I relayed the news to Don, and we determined that one day we would visit the gravesite to pay our respects. For some unknown reason however, I could not let go of Ann Elizabeth quite so easily. I wanted more and it was almost as if I was looking for some sort of closure. I went onto the cemetery website and figured out how to navigate my way around and locate a particular grave. Low and behold I found her marker stone! All of a sudden it was almost as if Ann Elizabeth was alive and real. Here was the person I had been looking for, finally found.
Let’s now fast forward to December 2019 and we are off to Santa Fe once again for a week with Don and June. We decided to drive, and on the return journey we would stop in El Paso and finally visit the gravesite. Don called the cemetery during the drive down to El Paso and once again a very helpful young lady provided an exact location. We realized how important this was because without this information we would never have found the gravesite—it was a Saturday and the cemetery office was closed. We drove straight to the site and there, after a couple of minutes, nestled in with several other Sisters of Loretto, we found Ann Elizabeth. Both Don and I stared almost in awe of what we were looking at. It was a very emotional moment for both of us and I am not embarrassed to admit the shedding of a few silent tears. Ann Elizabeth had come alive for me and I think she will stay with me for the rest of my life.
May God bless and keep you Ann Elizabeth; until we meet again.
In the Loretto personnel files we find the rest of the story of Sister Ann Elizabeth:
“There passed to her eternal reward at St. Joseph’s Sanitorium in El Paso, Sister Mary Ann Elizabeth, a member of Loretto Academy community of that city. Anna Corena Jenkins, the daughter of Lawrence F. Jenkins and his wife of Rineyville, was born January 18, 1906. She attended school at Rineyville and Bethlehem Academy, St. John, KY. Entering the Loretto Novitiate June 8, 1922, she was clothed with the Habit on the following feast of the Immaculate Conception and was given the name of Mary Ann Elizabeth. She was missioned to Missouri where she taught in the schools of St. Paul, Sacred Heart, and St. Pius of St. Louis for seventeen years, and in January of 1942, the present year, was missioned to Loretto Academy El Paso Texas and there began her sudden illness which so quickly terminated her life. Sister Ann Elizabeth’s parents survive her, also five sisters and two brothers: the Misses Eula, Elizabeth, Ethel, and Eunice and a fifth sister, Sister Mary Lucinda, S.L., and brothers Clarence and Albert.”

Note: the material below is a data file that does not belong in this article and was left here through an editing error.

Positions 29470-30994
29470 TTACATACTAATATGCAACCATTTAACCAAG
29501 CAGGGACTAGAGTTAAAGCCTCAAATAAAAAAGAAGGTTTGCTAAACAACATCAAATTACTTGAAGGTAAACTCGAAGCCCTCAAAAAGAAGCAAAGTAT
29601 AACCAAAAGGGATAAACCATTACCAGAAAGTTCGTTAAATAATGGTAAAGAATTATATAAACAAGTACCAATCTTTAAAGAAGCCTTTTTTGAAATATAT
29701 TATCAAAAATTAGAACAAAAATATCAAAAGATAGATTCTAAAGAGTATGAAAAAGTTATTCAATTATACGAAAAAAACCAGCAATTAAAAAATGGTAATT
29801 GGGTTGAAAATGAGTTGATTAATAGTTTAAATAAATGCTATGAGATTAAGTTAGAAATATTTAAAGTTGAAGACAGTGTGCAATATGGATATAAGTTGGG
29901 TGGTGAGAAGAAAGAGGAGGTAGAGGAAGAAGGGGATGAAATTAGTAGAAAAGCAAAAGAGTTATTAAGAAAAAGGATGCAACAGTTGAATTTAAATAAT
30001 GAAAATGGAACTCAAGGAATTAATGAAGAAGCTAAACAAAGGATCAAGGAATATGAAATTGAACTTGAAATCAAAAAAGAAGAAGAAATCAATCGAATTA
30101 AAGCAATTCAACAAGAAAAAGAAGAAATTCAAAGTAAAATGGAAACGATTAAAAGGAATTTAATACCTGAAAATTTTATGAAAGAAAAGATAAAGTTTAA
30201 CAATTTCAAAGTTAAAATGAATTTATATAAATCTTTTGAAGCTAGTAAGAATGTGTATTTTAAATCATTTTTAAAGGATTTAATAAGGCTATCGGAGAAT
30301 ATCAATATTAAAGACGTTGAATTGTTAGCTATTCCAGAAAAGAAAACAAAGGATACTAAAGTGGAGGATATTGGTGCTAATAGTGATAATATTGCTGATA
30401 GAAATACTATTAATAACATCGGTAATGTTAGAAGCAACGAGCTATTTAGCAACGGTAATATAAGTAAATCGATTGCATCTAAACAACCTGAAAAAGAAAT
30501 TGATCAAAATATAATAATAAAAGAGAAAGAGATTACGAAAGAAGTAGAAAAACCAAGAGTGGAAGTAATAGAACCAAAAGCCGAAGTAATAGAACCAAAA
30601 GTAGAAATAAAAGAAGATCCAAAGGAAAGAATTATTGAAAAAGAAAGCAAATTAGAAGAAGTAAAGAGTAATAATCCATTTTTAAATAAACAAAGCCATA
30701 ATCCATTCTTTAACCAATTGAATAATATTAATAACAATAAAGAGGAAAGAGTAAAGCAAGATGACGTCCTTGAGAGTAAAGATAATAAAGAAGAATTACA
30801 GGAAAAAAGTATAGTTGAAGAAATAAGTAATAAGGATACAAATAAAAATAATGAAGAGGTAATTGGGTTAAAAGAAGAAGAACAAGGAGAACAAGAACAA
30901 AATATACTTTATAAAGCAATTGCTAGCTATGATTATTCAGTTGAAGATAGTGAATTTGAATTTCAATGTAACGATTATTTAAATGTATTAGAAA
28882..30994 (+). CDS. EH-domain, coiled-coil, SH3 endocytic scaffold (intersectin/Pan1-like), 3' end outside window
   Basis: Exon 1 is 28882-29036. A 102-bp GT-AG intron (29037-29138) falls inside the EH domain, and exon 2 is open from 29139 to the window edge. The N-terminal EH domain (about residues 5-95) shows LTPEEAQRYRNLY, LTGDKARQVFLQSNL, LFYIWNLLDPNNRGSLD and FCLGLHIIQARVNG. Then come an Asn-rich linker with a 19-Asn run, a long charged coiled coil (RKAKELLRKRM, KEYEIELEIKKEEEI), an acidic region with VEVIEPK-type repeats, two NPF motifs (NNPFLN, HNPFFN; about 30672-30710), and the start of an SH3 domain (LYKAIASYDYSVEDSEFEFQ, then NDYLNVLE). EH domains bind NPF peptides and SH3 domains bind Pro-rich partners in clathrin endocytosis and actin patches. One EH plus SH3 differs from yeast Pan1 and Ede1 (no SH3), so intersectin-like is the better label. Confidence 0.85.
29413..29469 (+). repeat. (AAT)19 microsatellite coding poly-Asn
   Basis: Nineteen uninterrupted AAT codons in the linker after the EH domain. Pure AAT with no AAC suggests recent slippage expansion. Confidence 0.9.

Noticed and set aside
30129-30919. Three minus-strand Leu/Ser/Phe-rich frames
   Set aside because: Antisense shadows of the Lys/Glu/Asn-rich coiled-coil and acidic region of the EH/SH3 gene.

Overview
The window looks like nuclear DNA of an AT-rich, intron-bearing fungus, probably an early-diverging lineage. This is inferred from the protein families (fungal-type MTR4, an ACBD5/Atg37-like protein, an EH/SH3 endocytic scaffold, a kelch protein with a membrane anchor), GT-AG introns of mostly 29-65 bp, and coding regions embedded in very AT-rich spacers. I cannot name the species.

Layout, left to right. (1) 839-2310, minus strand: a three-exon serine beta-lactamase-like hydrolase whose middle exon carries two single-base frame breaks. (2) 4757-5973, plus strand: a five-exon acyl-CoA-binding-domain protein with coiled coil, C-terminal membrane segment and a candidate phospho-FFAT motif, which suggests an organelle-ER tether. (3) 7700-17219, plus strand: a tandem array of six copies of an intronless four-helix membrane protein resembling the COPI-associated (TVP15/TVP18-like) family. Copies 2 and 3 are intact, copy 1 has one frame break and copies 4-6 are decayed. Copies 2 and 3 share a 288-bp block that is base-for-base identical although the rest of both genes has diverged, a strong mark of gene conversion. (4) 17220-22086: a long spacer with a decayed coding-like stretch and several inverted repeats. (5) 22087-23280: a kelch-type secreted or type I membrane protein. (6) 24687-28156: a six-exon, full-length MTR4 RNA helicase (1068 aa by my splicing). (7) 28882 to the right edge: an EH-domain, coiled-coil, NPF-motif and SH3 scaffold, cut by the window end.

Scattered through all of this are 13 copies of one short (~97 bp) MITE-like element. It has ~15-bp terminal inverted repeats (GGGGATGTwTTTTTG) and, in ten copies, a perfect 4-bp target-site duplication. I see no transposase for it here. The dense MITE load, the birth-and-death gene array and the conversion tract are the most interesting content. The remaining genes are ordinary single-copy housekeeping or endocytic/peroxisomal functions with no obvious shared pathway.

Roger Goose sent a clarifying footnote:
Don and his family were always under the impression that Sister Ann Elizabeth had originally gone to Santa Fe N.M. when in fact she went directly to El Paso. In reading the information [from the Archives], everything is now clarified. She was never in Santa Fe in the first place as the family thought.
Roger’s friend, Don, recently added his own footnote:
Thank you so much for sending the file on Sister Ann Elizabeth to Roger Goose. My mother Frances Elizabeth was the 4th daughter in the Jenkins family. My siblings and I never knew Sister Ann Elizabeth, but there was numerous pictures of her in our house and my mother was always so sad when we discussed her. Sister Lucinda visited us each summer for a week or so and we made numerous visits to the Loretto Motherhouse to visit her in her later years.